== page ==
SUN Hockey Pool

Morrison offers line options for Flames

RANDY SPORTAK, QMI Agency

, Last Updated: 8:49 PM ET

A couple of days ago, Brendan Morrison was without a job and wading though his options — most of which came with question marks.

When he took to the ice for the first time with the Calgary Flames Tuesday morning at Westside Recreation Centre, it was with a strong opportunity — on the second line with 20-goal scorers Rene Bourque and Niklas Hagman on the wings.

“Both guys who can finish,” said Morrison, who signed a one-year, US$725,000 deal Monday afternoon. “I enjoy playing with guys who can shoot the puck. I can finish, as well, but I have a tendency to pass first, and it’s nice to play with guys who can score.”

The Flames open the season Thursday against the host Edmonton Oilers and will do so without a cast of forwards. Centres Daymond Langkow (neck), Matt Stajan (shoulder) and Ryan Stone (knee) are on the shelf, along with wingers Ales Kotalik (knee) and David Moss (shoulder).

Stajan’s injury necessitated Morrison’s signing but also pushed rookie Mikael Backlund onto the third line with Curtis Glencross and Tim Jackman.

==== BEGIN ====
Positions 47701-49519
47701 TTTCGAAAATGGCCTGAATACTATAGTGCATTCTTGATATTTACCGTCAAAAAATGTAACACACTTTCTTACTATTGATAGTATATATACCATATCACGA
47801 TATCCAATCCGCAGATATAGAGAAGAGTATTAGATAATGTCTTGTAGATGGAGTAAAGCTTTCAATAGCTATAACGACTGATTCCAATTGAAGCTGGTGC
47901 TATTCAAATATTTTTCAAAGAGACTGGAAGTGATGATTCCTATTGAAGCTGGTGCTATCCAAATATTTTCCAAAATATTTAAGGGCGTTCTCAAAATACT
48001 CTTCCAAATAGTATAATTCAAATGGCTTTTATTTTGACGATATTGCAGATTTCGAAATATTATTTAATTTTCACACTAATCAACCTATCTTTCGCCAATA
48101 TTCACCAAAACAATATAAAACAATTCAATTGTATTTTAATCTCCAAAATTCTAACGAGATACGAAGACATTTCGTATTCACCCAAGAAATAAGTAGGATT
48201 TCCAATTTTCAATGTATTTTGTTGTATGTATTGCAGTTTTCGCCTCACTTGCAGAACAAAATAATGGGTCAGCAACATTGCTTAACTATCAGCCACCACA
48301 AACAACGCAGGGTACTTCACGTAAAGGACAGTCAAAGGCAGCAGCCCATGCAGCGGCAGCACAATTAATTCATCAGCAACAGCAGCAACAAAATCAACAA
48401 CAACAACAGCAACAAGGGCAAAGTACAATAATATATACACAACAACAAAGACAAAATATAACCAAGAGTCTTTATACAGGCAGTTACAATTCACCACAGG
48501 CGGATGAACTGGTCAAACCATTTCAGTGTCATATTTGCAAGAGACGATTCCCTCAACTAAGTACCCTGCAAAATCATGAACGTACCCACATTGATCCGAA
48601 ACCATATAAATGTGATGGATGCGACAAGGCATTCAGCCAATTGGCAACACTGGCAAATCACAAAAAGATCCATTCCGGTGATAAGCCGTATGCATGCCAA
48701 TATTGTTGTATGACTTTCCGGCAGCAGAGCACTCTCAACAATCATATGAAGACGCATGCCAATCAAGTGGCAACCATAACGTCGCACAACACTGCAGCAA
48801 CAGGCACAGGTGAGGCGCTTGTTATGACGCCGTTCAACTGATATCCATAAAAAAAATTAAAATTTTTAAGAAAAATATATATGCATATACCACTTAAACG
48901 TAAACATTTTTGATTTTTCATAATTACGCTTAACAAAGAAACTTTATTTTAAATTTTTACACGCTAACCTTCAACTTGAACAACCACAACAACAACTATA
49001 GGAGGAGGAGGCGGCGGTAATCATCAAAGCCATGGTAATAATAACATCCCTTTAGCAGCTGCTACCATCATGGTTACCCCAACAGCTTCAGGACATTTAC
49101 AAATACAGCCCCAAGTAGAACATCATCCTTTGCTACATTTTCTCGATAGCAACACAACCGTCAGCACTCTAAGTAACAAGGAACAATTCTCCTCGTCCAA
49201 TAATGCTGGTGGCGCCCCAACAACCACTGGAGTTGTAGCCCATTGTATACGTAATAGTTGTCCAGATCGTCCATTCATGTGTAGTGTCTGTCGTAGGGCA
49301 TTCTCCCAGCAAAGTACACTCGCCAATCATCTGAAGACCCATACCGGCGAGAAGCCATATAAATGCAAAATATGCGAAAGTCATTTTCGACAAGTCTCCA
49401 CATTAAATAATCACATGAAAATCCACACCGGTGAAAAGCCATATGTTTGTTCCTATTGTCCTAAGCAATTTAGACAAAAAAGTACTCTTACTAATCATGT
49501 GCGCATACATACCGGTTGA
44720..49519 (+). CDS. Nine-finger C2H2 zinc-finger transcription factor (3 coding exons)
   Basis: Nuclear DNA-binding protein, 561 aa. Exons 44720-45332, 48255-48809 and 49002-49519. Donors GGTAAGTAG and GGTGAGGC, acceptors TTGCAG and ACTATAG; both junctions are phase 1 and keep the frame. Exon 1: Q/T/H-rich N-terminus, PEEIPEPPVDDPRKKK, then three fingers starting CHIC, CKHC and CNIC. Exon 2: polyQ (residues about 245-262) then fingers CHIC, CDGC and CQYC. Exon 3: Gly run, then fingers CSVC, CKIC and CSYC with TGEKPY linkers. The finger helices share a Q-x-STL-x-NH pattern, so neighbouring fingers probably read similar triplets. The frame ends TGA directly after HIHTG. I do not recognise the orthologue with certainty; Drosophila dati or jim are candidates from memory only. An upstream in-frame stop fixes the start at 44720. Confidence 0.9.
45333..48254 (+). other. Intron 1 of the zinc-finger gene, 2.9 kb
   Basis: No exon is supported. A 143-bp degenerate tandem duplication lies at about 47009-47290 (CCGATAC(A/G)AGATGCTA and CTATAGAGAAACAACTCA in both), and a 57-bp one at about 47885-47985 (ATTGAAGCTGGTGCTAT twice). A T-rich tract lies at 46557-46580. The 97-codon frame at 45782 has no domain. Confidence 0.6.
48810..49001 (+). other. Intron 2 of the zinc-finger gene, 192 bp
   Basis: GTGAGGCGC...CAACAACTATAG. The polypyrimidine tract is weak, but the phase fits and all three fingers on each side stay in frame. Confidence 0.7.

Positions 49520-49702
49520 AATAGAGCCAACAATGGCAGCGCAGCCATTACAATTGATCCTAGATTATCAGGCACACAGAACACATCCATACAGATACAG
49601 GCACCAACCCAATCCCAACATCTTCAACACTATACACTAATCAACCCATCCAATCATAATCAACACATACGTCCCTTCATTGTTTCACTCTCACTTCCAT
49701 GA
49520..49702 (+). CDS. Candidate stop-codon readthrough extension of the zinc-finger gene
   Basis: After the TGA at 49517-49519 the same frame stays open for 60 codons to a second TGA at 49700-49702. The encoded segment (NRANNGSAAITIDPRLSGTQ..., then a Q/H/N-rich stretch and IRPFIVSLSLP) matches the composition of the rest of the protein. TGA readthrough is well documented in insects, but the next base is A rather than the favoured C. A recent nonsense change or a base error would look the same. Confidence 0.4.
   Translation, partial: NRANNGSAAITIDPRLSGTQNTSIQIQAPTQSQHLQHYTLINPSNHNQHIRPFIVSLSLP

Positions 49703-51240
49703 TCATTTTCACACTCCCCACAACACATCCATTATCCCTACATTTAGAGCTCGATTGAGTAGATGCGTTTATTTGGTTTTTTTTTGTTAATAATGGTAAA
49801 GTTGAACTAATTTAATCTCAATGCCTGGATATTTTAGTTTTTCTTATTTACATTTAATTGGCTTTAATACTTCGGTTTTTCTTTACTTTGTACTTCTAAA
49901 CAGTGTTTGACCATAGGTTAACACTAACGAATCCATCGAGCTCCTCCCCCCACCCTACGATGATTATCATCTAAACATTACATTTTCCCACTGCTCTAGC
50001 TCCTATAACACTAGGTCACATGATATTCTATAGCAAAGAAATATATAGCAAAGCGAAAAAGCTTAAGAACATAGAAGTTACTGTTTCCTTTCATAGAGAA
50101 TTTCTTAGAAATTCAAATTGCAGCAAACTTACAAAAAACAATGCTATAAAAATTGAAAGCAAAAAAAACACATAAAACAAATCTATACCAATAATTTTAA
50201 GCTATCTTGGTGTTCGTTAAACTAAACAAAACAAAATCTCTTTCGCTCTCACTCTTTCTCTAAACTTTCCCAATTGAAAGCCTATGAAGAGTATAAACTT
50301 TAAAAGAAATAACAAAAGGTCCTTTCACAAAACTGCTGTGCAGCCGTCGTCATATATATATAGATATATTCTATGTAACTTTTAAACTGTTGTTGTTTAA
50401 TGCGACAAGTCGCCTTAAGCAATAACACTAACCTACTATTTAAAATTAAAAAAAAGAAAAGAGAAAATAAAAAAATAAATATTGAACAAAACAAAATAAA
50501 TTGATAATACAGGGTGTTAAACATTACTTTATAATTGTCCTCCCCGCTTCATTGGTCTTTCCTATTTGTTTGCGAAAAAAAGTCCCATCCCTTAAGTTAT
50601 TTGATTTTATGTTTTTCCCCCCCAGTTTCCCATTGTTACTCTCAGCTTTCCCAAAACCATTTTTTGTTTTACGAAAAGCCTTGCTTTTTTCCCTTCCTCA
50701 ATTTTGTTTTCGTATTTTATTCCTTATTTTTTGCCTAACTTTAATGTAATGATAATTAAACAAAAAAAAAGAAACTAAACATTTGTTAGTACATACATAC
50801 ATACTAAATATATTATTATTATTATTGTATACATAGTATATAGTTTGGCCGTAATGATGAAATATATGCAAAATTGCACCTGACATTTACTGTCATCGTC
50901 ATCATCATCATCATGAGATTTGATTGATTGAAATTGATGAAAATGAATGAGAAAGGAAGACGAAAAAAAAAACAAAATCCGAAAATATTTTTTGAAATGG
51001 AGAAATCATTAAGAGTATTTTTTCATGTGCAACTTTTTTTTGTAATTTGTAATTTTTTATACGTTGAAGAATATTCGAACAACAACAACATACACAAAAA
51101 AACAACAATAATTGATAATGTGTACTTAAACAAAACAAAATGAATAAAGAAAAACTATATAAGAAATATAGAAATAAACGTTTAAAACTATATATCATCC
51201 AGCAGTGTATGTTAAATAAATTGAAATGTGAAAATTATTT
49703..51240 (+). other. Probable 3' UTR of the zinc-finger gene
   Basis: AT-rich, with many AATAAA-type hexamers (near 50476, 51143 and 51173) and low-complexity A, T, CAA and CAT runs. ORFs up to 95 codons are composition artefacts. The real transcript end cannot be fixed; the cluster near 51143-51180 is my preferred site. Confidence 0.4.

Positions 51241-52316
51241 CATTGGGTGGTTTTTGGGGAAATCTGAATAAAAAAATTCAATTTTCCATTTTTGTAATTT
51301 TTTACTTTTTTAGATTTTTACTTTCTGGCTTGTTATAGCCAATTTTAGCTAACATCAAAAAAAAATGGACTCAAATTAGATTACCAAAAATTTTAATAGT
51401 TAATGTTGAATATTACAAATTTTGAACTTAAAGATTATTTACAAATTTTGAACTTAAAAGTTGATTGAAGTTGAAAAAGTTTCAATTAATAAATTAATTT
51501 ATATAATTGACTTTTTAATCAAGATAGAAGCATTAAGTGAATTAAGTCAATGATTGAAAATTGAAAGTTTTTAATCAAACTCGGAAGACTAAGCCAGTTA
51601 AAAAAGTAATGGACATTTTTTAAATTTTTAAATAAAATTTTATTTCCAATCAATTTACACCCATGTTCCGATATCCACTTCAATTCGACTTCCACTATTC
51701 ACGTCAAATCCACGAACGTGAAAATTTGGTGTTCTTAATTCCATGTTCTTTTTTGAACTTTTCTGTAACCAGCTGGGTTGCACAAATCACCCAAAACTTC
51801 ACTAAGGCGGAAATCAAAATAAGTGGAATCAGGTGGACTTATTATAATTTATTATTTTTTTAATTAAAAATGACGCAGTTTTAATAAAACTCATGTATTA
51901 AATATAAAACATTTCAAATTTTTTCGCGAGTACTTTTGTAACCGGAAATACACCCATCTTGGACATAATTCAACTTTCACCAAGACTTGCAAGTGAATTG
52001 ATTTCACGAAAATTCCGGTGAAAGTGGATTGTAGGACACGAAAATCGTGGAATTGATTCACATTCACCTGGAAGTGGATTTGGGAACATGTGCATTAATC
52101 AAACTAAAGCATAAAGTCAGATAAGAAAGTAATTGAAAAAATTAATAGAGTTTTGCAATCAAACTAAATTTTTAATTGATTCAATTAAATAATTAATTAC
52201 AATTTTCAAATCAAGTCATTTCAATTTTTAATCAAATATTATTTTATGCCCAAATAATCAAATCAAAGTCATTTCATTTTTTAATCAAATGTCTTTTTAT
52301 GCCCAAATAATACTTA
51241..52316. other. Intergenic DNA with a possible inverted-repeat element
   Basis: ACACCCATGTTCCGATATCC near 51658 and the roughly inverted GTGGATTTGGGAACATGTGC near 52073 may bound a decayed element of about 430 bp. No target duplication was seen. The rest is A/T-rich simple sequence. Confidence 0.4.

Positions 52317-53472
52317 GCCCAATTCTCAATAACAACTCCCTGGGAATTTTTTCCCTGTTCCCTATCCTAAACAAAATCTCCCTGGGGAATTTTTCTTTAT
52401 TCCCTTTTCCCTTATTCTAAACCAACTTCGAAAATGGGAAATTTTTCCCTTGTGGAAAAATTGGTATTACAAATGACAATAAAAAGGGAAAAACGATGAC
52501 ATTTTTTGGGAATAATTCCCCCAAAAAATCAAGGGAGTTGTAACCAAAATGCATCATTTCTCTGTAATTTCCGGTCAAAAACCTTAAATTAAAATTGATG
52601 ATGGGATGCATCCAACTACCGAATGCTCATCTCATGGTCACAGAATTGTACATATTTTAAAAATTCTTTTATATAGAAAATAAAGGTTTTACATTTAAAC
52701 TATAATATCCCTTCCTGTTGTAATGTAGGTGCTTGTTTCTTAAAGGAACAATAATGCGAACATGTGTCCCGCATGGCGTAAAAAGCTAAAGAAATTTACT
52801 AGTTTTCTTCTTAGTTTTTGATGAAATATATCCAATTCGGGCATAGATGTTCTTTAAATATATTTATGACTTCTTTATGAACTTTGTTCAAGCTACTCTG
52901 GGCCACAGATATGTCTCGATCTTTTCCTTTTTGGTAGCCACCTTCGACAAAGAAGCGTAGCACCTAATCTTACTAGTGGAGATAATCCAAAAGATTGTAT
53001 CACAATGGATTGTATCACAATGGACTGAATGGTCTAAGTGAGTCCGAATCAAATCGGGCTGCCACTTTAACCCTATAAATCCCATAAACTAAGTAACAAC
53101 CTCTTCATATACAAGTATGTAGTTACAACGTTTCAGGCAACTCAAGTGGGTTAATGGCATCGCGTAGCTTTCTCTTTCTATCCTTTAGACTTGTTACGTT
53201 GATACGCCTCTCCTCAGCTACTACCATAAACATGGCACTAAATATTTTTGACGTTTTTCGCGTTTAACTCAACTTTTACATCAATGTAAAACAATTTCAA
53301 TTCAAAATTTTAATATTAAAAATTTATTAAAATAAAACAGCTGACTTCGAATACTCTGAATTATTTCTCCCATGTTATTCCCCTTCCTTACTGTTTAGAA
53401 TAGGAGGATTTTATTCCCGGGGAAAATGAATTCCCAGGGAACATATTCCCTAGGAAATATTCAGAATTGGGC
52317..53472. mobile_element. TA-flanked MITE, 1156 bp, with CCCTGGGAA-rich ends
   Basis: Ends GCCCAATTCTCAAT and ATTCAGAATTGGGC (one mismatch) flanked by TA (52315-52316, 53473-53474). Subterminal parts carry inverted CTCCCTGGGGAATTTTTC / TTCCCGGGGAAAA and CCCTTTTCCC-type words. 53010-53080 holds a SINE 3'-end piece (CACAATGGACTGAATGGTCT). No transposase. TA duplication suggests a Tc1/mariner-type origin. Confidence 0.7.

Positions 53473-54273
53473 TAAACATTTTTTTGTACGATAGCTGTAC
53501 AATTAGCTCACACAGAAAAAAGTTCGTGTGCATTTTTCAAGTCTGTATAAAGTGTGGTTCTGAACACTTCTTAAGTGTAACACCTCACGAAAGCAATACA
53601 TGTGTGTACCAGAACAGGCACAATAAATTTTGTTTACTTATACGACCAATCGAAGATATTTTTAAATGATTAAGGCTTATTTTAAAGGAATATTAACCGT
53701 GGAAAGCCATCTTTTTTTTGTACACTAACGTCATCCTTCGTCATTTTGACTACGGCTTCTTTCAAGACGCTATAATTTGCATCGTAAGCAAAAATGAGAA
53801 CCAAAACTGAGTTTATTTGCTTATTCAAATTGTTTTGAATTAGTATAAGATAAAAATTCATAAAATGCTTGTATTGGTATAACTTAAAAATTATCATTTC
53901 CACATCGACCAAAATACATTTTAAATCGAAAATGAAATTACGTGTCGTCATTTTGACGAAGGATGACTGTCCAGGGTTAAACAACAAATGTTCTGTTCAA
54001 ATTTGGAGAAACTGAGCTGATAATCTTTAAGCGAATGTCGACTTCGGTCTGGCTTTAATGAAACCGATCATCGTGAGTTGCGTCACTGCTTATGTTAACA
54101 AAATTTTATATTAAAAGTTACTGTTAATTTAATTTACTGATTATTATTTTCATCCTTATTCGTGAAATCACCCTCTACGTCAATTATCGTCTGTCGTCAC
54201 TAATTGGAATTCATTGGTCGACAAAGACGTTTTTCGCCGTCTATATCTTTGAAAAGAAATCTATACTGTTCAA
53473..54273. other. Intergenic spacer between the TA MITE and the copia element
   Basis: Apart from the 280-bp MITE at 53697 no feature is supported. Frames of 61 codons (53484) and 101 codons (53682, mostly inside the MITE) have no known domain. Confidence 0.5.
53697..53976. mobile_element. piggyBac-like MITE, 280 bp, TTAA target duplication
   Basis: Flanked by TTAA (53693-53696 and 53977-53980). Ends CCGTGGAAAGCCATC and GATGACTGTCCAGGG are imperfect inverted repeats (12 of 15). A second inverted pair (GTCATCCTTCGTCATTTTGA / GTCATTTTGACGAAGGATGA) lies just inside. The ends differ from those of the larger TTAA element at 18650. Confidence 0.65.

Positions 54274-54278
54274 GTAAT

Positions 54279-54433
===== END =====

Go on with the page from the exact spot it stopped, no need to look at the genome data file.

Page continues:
“He’s still a young guy,” said Flames head coach Brent Sutter. “How many NHL games has he played? It’s under 25 — I know that. Let’s allow these young kids to grow. He’s gonna get his share of ice time in different situations. There will be times he’s in the top-six positions.

“We can allow his development to be where he should be at this point in time.”

Backlund had been in a plum role most of the pre-season, mainly on the second line. He even spent a game on the top unit with Jarome Iginla and Alex Tanguay.

“Being a second-line player, I’m allowed to be there and would have been more pressure on myself,” Backlund said. “With (Morrison) here, it’s more pressure on him.”

Speaking of pressure, Morrison’s addition has veteran Craig Conroy feeling some heat.

Conroy, who needs nine games to reach 1,000 for his career, is on the bubble even more — and especially when the injured players start to return.

He’s admittedly had all kinds of thoughts swirling in his head.

“You’re thinking about all that stuff,” Conroy said. “But if you do too much, it’ll drive you crazy. I think too much any way, so we’ll have to see how it all plays out. At this point, it’s a waiting game. All you can do is come, have some fun and try to do your best.

“As long as they don’t tell you anything bad, it’s good.”

randy.sportak@sunmedia.ca

twitter.com/RandySportak


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